Archive for June, 2007

Questionable XML Messaging Practices

Having recently looked at Event Driven Architecture in comparison with SOA, I was struck that many of the proponents arguments as to why EDA was better than SOA were based on comparisons with bad SOA design. And that got me thinking about the way we critique software patterns and practices.

For example; XML is a good thing. Not perfect, but definitely a large step forward from previous ways of representing data, particularly for transitory messaging. However even the best of ideas can be ruined through bad or inappropriate design. Often the inappropriate issue arises when we slavishly follow a pattern that whilst suitable for the original intent does not apply to our individual problems.

So here is the start of a list of personal grievances/issues with XML and messaging. Not at all exhaustive, but it will grow;

  1. Runtime validation of messages – if the messages are being produced by a stable consistent process they should not alter and therefore should not "become" invalid at a random time. Therefore the process of validation, which is expensive for large messages, should not occur at run-time, rather at a validation stage of the project.
  1. Deserilisation of large messages – this is highly expensive and of questionable value. Often the messages, particularly in vertical specific specification such as GJXDM and HL7 version 3.0, carry large amounts of non-business value data used to qualify the message or wrapper it. These values are typically not used in a daily processing way, and can often be safely ignored. The expense in representing them in class structures is therefore a unnecessary practice. A more suitable way may be through the use of XPath or even string manipulation. Removal of non-business value wrappers prior to processing a message through string manipulation would greatly reduce the processing time per message.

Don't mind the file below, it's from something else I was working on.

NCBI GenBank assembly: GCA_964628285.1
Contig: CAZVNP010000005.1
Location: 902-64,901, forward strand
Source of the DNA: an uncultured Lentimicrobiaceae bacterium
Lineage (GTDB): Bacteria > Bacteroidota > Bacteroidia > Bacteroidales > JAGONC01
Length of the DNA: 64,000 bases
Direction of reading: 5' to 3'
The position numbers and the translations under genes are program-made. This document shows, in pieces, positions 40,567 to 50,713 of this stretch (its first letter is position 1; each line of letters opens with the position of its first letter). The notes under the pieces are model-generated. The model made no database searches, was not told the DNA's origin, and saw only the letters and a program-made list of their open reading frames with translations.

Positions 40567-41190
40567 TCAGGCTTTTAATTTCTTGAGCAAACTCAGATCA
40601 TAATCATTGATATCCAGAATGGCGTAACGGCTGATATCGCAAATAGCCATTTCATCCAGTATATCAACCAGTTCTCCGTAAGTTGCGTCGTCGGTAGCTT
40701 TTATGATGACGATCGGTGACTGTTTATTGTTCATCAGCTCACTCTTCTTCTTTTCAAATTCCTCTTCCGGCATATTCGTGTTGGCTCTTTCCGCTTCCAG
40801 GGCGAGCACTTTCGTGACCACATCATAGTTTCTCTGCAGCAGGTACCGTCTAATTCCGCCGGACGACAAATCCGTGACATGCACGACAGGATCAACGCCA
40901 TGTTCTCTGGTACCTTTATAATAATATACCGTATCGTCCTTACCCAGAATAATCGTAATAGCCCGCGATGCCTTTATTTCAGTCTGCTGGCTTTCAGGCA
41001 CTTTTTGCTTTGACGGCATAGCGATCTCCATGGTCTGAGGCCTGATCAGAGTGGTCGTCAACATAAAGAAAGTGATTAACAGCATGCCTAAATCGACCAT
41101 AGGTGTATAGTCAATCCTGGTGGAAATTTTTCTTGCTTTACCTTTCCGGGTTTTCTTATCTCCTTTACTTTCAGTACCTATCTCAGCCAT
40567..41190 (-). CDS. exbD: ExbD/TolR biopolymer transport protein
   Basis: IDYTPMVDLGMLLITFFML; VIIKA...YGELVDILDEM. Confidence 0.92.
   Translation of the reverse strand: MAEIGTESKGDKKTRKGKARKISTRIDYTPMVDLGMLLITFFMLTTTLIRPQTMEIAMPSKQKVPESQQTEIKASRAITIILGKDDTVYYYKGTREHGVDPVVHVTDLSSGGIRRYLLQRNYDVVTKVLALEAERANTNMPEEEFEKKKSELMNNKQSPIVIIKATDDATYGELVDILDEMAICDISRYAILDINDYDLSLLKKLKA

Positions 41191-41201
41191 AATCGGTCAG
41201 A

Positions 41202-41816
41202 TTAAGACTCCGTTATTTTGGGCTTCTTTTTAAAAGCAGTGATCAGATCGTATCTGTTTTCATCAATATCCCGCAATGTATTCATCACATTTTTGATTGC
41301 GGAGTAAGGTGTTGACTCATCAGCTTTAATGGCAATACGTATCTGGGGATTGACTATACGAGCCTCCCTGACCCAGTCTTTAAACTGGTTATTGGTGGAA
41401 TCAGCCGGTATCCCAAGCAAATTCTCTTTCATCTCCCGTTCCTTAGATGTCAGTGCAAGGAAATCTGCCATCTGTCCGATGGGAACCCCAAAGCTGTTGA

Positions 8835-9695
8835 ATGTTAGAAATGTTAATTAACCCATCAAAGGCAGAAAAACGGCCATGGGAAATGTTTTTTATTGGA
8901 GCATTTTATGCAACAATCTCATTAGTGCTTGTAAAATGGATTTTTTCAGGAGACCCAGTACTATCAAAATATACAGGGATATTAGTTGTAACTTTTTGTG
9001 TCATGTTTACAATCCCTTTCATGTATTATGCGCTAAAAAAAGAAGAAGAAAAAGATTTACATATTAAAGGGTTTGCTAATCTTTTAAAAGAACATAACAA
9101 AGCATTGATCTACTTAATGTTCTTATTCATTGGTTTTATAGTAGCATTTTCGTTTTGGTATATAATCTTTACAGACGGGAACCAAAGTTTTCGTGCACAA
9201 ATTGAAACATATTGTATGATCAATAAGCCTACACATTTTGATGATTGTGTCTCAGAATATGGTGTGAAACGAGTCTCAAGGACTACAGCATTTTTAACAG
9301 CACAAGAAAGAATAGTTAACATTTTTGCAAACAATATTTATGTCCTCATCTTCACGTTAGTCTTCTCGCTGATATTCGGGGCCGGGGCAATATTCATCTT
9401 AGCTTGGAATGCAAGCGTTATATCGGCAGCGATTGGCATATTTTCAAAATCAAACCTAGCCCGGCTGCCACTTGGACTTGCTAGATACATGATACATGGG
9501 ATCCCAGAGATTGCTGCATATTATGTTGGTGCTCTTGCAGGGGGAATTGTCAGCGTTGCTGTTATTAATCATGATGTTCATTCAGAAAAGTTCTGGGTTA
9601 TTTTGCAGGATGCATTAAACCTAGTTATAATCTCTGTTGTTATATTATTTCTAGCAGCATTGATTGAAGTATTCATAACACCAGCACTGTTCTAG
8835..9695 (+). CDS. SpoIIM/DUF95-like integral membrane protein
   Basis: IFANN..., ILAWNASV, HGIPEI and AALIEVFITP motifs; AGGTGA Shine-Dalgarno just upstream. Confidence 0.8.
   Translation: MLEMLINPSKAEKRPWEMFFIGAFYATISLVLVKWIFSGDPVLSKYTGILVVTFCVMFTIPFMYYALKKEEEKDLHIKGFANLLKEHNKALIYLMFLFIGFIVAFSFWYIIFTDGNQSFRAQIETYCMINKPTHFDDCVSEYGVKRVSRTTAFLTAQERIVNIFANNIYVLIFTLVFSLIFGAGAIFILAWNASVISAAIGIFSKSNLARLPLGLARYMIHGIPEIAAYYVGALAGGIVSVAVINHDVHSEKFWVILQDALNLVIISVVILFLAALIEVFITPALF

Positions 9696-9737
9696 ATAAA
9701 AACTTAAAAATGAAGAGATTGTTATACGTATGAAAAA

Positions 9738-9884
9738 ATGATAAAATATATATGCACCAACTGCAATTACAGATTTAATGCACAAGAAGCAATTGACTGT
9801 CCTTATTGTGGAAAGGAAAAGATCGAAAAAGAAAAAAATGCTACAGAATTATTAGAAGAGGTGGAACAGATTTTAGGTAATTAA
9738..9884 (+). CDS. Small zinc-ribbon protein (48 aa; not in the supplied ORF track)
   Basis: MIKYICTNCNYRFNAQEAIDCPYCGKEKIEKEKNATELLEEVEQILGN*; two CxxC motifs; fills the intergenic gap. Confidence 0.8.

1. Representing relational data structures in messages – messages are intended to communicate business values or occurrence of events. They do not, and regularly should not, represent the underlying data source. The use of automated tools to generate xml messages from relational models has resulted in massive XML Schemas to represent often simple events or business data.
  1. Excessive attempts at human readability – XML is not read by end users. Ever. Unless they are IT professionals. Which they usually are not. Although human readability was an intent of XML its value is questionable. Although the naming practices of XML should not be obscure or obtuse, excessive attempts to make the data human readable usually translate into large messages. This is highly questionable as messages are a) transmitted and b) transitory. The larger the message, the longer the transmission. Although we have fat bandwidth in many cases, this is not universal true. And we should not forget the impact of large messages on processing time. Conservation of processing resources and reduction of message size should be high on the design requirements of all solutions.

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